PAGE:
Abandonment is a feminine condition in Hindi cinema

The lament of yearning as a musical centrepiece is shared across extended communities

Published - September 14, 2018 06:26 pm IST

 A still from Mausam (1975).

A still from Mausam (1975).

One of Hindi cinema’s overused paragons has been the tragic figure of the abandoned woman languishing in the deserted detritus of love interrupted. Her great piteous eyes and stricken countenance have certainly lent evocative expression to innumerable love ballads of separation, from village belle Nimmi in Barsaat (‘Jiya Beqarar Hai’) to eternal ghost Dimple Kapadia in Lekin (‘Kesariya Balma’) to divorced wife Shabana Azmi in Arth (‘Tum Itna Jo Muskura Rahe Ho’). In films like Rihaee , abandonment is rooted in the cultural context of the migration of men from villages in search of livelihood.

The folk genre of birha , prevalent in North India, which emerged from these social situations has made the lament of yearning a musical centrepiece shared across extended communities. The poetic allure of abandonment as an essentially feminine condition even in, say, Sufi qawwalis sung by men, has specially allowed this motif to thrive.

Then there is the archetype of the city-slick pardesi babu, to whose ilk countless women have lost their hearts, only to be left behind with empty promises for succour. Of course, some of these men were honourable and it was extenuating circumstances that kept them away — Vinod Khanna in Lahu Ke Do Rang is an INA operative who cannot return to his Chinese concubine (Helen) and the baby they sired because he is killed in combat. Decades later, his lookalike son, from a first wife, surfaces to bring her ‘home’. Others like Prem Nath in Barsaat , Nimmi’s beau, and Rohit Tony in Rangeen Raaten , betrothed to the blind Chand Usmani, could be classified as cads — even if they do repent by the last reel.

In Bandini , Nutan makes much more of her character’s situation than just having her pine away for a man. Her finely-etched Kalyani is a complex psychological portrait, and anchors the film with the compelling interior world of a woman who aspires for much beyond than what her wretched circumstances might dictate. While she continues to love the anarchist (Ashok Kumar) who has ostensibly left her for a rich virago, and even chooses him over the good doctor in the stirring will-she-won’t-she climax, her character is never defined by just this star-crossed situation.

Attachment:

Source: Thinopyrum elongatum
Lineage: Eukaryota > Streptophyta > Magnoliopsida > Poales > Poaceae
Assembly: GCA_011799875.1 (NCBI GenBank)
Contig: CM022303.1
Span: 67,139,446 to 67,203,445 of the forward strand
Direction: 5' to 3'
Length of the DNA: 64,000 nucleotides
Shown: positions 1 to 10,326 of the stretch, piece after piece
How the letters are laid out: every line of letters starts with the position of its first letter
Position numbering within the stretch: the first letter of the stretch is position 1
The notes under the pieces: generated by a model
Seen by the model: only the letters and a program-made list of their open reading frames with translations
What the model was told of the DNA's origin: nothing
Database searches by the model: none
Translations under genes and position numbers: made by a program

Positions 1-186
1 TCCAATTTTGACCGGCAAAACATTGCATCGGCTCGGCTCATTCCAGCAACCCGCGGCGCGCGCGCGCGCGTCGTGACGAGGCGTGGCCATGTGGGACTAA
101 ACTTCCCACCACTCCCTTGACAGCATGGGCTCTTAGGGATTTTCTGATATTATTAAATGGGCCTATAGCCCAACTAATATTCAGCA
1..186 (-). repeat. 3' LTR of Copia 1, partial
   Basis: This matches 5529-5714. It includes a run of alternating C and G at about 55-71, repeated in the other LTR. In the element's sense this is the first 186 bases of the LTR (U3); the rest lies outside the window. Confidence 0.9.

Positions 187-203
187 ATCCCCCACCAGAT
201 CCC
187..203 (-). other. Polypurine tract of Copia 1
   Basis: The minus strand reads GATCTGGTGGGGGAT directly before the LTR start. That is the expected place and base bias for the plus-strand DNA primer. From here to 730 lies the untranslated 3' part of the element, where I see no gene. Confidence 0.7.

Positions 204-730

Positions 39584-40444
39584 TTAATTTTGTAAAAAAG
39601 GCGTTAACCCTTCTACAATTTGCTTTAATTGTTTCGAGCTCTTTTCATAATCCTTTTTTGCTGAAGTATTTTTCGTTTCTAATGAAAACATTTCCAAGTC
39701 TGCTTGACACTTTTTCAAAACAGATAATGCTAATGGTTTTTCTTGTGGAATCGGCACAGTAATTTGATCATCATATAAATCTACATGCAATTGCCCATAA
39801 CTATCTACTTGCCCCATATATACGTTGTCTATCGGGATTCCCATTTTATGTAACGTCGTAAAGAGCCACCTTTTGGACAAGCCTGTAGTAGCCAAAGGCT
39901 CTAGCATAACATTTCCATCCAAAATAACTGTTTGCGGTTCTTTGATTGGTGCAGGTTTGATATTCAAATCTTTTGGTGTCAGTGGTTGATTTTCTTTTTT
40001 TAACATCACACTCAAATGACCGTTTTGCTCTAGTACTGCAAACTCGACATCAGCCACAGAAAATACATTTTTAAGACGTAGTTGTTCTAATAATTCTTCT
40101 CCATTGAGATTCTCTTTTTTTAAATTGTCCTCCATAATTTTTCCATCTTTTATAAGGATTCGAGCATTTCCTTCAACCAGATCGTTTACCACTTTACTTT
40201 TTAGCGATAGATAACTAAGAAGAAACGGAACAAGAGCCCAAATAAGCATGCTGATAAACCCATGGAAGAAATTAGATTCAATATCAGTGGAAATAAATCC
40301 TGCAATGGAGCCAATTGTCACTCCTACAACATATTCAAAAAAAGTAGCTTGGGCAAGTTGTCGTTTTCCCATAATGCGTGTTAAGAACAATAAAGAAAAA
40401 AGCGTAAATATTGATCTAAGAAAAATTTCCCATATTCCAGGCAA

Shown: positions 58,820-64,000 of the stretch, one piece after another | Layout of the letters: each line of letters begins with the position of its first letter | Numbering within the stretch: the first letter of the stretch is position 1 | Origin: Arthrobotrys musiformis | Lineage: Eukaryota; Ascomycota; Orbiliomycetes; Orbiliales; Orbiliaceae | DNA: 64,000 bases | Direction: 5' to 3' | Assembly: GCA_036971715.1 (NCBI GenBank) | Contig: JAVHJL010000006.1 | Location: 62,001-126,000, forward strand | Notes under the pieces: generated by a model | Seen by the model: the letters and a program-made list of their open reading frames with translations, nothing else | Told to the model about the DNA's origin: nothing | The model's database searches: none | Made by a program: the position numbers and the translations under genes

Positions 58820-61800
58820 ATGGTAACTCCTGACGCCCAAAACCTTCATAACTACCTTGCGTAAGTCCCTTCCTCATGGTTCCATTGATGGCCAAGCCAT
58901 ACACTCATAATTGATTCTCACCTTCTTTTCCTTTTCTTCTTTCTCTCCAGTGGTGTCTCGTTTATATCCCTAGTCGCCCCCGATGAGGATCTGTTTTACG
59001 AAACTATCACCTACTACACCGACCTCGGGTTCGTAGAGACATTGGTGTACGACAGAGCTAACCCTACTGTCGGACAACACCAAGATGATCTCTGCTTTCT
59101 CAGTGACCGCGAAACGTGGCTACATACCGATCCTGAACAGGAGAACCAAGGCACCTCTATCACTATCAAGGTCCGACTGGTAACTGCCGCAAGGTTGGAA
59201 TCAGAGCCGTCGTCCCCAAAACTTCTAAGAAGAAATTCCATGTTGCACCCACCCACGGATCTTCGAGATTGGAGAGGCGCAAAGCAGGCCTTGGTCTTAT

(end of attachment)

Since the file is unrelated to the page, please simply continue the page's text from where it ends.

Three times unlucky

A trilogy of films from Gulzar — Namkeen, Khushboo and Mausam — provided abandoned women sympathetic, if romanticised, personal journeys. A common thread was the parts played by Sharmila Tagore in all three films. In a career-defining turn in Mausam , she is a physician’s daughter driven to madness when her doctor paramour (Sanjeev Kumar) disappears. Years later, he atones by taking in her lookalike daughter, a sex-worker, who gradually falls in love with him. In Khushboo , another doctor (Jeetendra) marries an abandoned woman (Tagore) out of compassion, although that leaves the woman he was married to as a child (Hema Malini) in the lurch. In Namkeen , an entire household of women (with Tagore as its centre) come to depend on the security and support of a truck driver (Kumar) whose departure effects an unravelling that the family cannot quite recover from.

By the 1980s, the beleagured wives and ‘other women’ in the semi-autobiographical oeuvre of Mahesh Bhatt were afforded some agency to move on with their lives. Marital estrangement was explored by Bhatt in films like Arth , in which Azmi’s separation from a philandering husband leads to a remarkable self-actualisation; or Zakhm , where the other woman (Pooja Bhatt, playing a character modelled on her grandmother) carves out an independent existence with her son. Although the absent men continued to hold sway over their inner lives, there was hope that the painful shackles of ‘uncoupling’ would soon be shaken off.

The writer sought out cinema that came at least two generations before him, even as a child. That nostalgia tripping has persisted for a lifetime.

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